With that caveat, here are three things we learned from the 3-2 MLS victory...
Ozzie Alonso can play in any league in the world
Alonso comes up short vs. a number of MLS d-mids in terms of passing ability. He's not a time-keeper like Kyle Beckerman or Dax McCarty, and when he gets frustrated, he'll play it long a bit too often. He never would have hit that pass to Eddie Johnson for the game-winner.
Many coaches would make that sacrifice, however, for his ability to win the second ball. Alonso is simply phenomenal at it, whether it's against Chivas USA or Chelsea FC.
Basketball coaches talk about guys like Kevin Love or — two decades ago — Dennis Rodman, and their "Rebounding Gene." They just, somehow, know how to read the shot, the angle, the momentum, the spacing of players, and get themselves into the right spot to grab the ball.
That's the nearest approximation I can make for Alonso's ability to gobble up everything in midfield. It's uncanny, like a mutant superpower. And while he may not be as well-rounded as other d-mids out there, his ability in this particular area does so much in terms of freeing the rest of the midfield to play higher that it's, at this point, incalculable.
With all that in mind, I'm kind of stunned that no Euro team has made the Sounders an offer they can't refuse. Having that one world-class skill out there would have a multiplying effect on the abilities of the rest of the players on any team. Period.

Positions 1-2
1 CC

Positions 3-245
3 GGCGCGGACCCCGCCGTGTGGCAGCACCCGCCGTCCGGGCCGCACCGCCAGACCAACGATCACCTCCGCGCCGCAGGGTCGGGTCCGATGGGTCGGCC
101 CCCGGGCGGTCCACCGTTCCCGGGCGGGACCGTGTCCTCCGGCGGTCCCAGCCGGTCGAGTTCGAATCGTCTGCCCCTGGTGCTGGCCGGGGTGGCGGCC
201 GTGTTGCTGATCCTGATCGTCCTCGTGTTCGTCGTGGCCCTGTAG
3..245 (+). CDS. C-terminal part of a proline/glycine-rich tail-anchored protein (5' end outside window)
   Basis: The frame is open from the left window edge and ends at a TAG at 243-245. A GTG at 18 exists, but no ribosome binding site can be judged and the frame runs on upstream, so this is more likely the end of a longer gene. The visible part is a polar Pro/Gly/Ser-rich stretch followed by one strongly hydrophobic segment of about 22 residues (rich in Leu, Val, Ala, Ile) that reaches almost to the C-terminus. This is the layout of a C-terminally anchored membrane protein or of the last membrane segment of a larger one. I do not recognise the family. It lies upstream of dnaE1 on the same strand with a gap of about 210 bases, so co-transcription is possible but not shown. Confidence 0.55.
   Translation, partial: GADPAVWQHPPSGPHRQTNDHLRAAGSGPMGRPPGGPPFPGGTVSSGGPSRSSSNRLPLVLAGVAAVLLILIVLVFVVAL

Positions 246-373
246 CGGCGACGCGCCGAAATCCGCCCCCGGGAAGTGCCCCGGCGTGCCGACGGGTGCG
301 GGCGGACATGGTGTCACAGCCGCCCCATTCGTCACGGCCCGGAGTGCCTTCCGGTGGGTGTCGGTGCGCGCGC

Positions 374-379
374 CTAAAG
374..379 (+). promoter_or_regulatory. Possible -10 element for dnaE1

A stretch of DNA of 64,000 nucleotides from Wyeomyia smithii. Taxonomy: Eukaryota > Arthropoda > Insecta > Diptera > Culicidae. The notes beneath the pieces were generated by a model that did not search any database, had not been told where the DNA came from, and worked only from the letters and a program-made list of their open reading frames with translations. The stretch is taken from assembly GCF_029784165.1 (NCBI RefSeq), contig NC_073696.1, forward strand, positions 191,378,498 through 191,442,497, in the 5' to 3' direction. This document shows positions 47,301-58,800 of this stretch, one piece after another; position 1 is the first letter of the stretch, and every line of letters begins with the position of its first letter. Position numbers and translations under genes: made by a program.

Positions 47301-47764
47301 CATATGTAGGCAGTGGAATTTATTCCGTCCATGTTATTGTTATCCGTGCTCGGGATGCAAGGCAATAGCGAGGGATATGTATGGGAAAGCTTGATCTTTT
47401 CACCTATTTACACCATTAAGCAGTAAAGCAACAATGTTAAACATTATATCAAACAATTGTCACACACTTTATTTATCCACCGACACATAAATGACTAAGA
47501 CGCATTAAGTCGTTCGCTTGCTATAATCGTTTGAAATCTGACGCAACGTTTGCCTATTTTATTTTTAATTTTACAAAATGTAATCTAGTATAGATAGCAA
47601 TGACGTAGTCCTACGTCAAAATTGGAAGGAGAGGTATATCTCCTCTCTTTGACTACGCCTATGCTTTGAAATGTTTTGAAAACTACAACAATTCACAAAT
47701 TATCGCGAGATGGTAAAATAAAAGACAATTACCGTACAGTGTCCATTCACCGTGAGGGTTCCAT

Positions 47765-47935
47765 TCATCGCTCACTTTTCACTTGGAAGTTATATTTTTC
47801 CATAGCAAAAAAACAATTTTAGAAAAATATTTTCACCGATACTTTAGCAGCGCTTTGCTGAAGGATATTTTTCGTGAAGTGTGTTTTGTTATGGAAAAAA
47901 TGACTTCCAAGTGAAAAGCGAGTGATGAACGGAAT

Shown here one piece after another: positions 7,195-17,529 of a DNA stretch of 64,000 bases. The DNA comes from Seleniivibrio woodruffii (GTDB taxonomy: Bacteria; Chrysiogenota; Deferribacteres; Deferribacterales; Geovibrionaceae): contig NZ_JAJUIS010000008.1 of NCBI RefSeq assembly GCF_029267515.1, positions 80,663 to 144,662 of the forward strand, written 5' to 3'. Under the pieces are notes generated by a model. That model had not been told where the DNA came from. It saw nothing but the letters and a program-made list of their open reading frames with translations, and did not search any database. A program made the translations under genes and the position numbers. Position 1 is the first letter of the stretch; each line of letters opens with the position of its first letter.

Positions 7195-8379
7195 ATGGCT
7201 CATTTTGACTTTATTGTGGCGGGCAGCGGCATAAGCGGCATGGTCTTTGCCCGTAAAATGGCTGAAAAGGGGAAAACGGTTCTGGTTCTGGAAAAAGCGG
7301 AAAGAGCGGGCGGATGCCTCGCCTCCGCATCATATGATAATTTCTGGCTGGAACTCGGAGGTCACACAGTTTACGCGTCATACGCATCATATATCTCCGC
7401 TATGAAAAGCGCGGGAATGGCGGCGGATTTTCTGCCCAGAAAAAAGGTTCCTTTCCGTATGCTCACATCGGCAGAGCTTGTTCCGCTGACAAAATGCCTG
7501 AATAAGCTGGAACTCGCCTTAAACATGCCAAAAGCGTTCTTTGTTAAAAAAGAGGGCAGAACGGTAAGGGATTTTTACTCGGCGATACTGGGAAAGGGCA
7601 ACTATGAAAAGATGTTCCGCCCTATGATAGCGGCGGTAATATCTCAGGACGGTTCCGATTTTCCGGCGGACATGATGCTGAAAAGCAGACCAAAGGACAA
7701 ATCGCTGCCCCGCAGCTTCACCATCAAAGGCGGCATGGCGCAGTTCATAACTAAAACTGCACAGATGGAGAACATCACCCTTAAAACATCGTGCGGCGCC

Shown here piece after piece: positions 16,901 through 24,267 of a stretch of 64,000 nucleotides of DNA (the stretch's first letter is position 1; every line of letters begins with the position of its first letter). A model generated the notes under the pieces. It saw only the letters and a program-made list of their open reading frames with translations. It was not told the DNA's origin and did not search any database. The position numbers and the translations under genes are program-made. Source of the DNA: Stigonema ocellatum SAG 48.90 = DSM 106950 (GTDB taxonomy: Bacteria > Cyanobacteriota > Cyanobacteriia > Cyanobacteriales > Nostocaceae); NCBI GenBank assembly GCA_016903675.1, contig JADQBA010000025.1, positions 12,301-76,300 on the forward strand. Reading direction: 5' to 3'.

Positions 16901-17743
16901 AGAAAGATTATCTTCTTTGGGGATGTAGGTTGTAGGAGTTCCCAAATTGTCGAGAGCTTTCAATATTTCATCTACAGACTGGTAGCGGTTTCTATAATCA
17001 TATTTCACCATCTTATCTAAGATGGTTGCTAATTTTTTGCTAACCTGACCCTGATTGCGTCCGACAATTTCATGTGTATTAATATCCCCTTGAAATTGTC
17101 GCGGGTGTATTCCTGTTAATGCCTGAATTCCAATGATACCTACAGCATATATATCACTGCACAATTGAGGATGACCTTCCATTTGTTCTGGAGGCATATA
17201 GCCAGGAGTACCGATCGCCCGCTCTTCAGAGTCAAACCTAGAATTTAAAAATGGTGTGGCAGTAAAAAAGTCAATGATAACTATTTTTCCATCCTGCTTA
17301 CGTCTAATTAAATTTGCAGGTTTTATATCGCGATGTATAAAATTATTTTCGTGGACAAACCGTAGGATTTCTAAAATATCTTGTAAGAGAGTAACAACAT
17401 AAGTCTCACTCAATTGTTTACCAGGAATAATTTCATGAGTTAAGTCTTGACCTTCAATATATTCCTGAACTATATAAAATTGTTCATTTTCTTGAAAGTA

With All-Star teams, simpler is better
Ben Olsen started his side out in a 4-4-1-1 and basically kept them there all night. It didn't exactly make for elegant build-up (especially against Chelsea's 4-2-3-1), but in those rare moments that the field opened up and the All-Stars got moving forward, opportunities for flowing, aggressive counterattacks were there. That's about the best you can ask for from a team playing with one day of practice under their belt.
Defensively, it was even more important to keep it simple. Chelsea had their chances, sure, but it's worth noting that their goals came off a set piece and a goalkeeper error. That can happen no matter the formation.